After 20 years, Washington tribe hopes to hunt whales again

SEATTLE (AP) — Patrick DePoe was in high school the last time his Native American tribe in Washington state was allowed to hunt whales. He was on a canoe that greeted the crew towing in the body of a gray whale. His shop class worked to clean the bones and reassemble the skeleton, which hangs in a tribal museum.

Two decades later, he and the Makah Tribe — the only American Indians with a treaty right to hunt whales — are still waiting for government permission to hunt again as their people historically did. The tribe, in the remote northwest corner of Washington’s Olympic Peninsula, hopes to use the whales for food and to make handicrafts, artwork and tools they can sell.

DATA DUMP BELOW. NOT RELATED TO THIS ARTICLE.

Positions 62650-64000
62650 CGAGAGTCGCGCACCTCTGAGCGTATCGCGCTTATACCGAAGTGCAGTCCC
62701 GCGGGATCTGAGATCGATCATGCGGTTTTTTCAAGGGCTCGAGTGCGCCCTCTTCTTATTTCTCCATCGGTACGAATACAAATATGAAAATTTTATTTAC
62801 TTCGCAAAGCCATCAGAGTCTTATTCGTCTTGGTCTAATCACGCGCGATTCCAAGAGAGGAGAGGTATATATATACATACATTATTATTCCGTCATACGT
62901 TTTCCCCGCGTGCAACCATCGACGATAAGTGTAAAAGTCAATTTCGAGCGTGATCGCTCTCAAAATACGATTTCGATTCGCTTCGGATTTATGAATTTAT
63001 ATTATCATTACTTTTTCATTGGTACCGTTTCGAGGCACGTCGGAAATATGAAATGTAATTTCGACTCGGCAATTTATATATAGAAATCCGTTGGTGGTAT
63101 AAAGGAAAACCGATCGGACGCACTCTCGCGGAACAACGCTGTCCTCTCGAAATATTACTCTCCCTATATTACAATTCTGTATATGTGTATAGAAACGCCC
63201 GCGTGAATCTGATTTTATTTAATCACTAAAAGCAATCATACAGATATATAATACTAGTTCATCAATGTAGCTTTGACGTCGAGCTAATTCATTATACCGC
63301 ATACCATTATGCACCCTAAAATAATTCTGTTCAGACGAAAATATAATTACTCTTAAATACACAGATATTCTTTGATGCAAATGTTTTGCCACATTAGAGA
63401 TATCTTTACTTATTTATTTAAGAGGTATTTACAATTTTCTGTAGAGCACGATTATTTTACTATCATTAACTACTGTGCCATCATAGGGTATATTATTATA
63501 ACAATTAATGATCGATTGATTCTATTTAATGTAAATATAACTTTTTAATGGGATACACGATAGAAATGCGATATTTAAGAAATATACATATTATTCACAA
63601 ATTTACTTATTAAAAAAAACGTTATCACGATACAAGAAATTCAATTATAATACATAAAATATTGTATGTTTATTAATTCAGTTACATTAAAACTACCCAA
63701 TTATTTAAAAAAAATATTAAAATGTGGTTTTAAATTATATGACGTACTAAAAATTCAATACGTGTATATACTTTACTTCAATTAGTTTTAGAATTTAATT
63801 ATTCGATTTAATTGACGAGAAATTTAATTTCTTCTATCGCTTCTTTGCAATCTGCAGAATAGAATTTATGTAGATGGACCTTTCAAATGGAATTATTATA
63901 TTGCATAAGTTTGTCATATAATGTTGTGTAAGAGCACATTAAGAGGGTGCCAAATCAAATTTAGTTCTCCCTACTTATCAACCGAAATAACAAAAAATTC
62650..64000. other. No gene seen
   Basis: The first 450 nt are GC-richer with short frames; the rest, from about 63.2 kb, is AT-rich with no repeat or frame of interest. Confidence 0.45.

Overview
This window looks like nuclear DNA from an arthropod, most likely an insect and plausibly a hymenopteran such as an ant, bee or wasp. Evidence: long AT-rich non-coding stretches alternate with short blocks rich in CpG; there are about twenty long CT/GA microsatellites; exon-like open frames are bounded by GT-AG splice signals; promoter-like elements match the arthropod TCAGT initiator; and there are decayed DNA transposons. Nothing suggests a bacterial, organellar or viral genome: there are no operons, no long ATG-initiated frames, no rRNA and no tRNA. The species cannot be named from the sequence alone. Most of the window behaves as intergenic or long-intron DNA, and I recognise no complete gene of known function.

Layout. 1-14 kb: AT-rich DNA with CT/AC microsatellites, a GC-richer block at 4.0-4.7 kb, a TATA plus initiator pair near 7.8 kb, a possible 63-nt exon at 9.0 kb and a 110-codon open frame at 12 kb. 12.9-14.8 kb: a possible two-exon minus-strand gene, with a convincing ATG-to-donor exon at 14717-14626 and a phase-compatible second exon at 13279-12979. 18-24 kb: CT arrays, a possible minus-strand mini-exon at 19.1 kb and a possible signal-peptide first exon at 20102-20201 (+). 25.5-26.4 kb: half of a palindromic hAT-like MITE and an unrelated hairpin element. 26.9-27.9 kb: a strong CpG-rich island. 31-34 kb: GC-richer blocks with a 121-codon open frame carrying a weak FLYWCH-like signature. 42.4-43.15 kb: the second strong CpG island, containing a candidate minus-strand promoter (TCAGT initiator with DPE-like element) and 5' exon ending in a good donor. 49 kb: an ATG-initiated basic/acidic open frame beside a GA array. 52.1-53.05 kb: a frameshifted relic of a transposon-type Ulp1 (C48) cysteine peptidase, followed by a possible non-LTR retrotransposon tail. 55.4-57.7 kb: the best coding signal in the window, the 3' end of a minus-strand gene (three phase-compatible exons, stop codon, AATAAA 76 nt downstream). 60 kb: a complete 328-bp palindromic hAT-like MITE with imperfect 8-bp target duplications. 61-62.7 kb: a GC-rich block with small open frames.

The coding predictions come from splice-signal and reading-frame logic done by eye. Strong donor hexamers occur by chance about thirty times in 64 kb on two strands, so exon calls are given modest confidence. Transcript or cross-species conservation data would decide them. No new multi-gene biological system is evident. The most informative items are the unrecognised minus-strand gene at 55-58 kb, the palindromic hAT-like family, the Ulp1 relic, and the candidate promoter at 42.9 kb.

The tribe’s plans have been tied up in legal fights and layers of scientific review. The next step is a weeklong administrative hearing that began Thursday in Seattle. Whatever the result, it’s likely to be stuck in further court challenges, with animal rights activists vowing to block the practice they call unnecessary and barbaric.

“It shouldn’t have taken 20 years to be where we’re at now,” said DePoe, a tribal council member. “People ask how it makes me feel. I want to ask, ‘How does it make you feel that this is the process we’re having to go through to exercise a right that’s already been agreed upon?’ It’s a treaty right. It’s settled law.”

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